NCPTT group approaches A.J. and Nona Trigg Hodges House (circa mid 1950s), House Island, Hodges Gardens.

Retaining wall, House Island. This stone retaining wall circles the entire perimeter of the 8 acre island.

Boat dock, House Island. The island was connected to the mainland via a ferry that ran on an underwater cable.

A.J. and Nona Trigg Hodges residence (completed 1956). Looking NNW toward house wing that faces southeast. Photo credit: Jennifer Mui, NCPTT Architecture & Engineering intern.

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Cammie G. Henry. Image credit: Cammie G. Henry Research Center, Northwestern State University of Louisiana.

Thursday, June 9 brought Debbie and me to the Cammie G. Henry Research Center at Northwestern State University here in Natchitoches.  Quick, initial research showed us that Louisiana native Caroline Dorman–author, conservationist, horticulturist (and several other hats)–was somehow involved in the early years of Hodges Gardens, perhaps through planning or consulting.  We called the folks at the Caroline Dorman Nature Preserve, and they highly recommended our checking with the Cammie G. Henry Center.

[Hosting items associated with such subjects as Kate Chopin and the Federal Writer’s Project, the Center is named after a woman who collected Louisiana documents and books and lived at Melrose Plantation.  An establishment with a rich and significant history, Melrose is located in a community of the same name, along Cane River Lake south of Natchitoches].

We met Mary Linn Wernet, Head Archivist and University Records Officer, during our appointment just after lunch.  Since we consulted the Center’s online database beforehand, we were able to request our items shortly after arriving.  There were three (3) folders of interest to us—collections of documents related to Caroline Dorman / Hodges Gardens / A.J. Hodges correspondence.   I’ve highlighted some of our discoveries below.  [Credit for the following notes and any related images to: Northwestern State University of Louisiana, Watson Memorial Library, Cammie G. Henry Research Center, Dorman Collection, Folders 171, 172, 173 ].

–          January 5, 1954: A letter from this date documents what appears to be Caroline Dorman’s first correspondence with Hodges Gardens founder A.J. Hodges.  Citing her wild flower preserve, she contacts him with interest in conversing about the his development of the Gardens.  She also mentions her collection of rare and native (to the South) trees and flowers.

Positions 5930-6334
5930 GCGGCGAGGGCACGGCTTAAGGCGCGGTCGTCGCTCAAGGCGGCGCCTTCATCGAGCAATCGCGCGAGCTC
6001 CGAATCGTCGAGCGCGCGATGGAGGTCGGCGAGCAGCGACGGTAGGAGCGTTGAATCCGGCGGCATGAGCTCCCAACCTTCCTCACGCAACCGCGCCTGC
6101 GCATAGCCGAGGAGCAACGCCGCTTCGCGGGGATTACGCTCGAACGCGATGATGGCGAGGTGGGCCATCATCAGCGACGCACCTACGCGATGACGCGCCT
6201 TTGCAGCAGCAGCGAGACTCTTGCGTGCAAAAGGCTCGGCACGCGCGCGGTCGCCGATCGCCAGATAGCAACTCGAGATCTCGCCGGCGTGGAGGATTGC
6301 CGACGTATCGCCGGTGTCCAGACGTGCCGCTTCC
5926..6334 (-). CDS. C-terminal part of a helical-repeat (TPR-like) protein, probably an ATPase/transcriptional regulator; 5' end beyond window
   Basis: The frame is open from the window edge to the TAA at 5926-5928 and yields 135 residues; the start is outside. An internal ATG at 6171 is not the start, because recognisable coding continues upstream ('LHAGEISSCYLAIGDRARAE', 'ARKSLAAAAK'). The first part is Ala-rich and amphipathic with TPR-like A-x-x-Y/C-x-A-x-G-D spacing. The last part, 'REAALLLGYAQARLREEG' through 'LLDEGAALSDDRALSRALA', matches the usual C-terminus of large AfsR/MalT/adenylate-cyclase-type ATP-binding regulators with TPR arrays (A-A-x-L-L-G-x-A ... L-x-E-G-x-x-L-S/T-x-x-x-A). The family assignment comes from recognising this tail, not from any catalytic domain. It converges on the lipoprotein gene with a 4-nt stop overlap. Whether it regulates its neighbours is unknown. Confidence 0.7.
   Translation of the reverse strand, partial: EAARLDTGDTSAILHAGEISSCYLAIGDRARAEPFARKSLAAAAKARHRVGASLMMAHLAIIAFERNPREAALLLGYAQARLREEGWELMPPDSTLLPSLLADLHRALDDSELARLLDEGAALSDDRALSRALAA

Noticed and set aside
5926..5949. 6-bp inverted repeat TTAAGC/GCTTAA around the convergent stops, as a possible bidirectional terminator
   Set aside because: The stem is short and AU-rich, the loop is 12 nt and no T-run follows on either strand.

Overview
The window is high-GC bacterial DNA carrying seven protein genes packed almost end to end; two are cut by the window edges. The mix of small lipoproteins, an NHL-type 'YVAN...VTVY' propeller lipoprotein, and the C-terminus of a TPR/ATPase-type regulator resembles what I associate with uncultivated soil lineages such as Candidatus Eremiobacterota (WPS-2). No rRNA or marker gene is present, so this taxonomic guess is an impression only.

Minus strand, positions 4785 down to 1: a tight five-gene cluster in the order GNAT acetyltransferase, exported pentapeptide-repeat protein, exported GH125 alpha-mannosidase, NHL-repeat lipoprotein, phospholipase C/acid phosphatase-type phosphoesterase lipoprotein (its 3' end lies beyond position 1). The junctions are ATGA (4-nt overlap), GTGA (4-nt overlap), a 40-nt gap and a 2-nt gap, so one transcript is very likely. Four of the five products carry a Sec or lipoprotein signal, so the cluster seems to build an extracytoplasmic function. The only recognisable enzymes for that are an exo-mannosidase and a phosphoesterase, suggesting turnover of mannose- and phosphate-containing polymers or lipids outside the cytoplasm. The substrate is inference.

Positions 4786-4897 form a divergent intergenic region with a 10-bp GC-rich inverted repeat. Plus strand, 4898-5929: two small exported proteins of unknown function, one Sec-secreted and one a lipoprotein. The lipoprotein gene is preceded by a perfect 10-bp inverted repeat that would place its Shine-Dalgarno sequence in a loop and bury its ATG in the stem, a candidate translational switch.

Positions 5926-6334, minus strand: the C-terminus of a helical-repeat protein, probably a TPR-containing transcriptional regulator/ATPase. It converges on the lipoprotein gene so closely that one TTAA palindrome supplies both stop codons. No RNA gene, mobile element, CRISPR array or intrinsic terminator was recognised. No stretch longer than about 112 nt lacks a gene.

–          May 18, 1955: A.J Hodges appoints Caroline Dorman as “Consultant on Natural Areas.”

–          Names and notes to further investigate:  a Mr. Marshman; “landscape man from Kansas City;” Bruce and Lee, landscape workers; a Mr. Evans; Owen Lattimore; S.D Coleman Nurseries; W.J. Chalupnik, horticulturist.

–          July 26, 1956: Caroline Dorman expresses interest in resigning and desires a discussion with Hodges on the subject

Caroline Dorman (1888-1971). During the early years of Hodges Gardens, Dorman was appointed "Consultant on Natural Areas." I am a new fan of this Louisiana native. Among her many accomplishments, she was a leader in establishing the Kisatchie National Forest, Louisiana's only U.S. Forest unit. Image credit: Cammie G. Henry Research Center, Northwestern State University of Louisiana and KnowLA, the encyclopedia of Louisiana history and culture.

Samples from material viewed at Cammie G. Henry Research Center. Credit: Northwestern State University of Louisiana, Watson Memorial Library, Cammie G. Henry Research Center, Dorman Collection.

Scanning documents. Looking for correspondence between Caroline Dorman and Hodges Gardens founder A.J. Hodges. Image credit: Debbie Smith, NCPTT; Documents credit: Northwestern State University of Louisiana, Watson Memorial Library, Cammie G. Henry Research Center, Dorman Collection.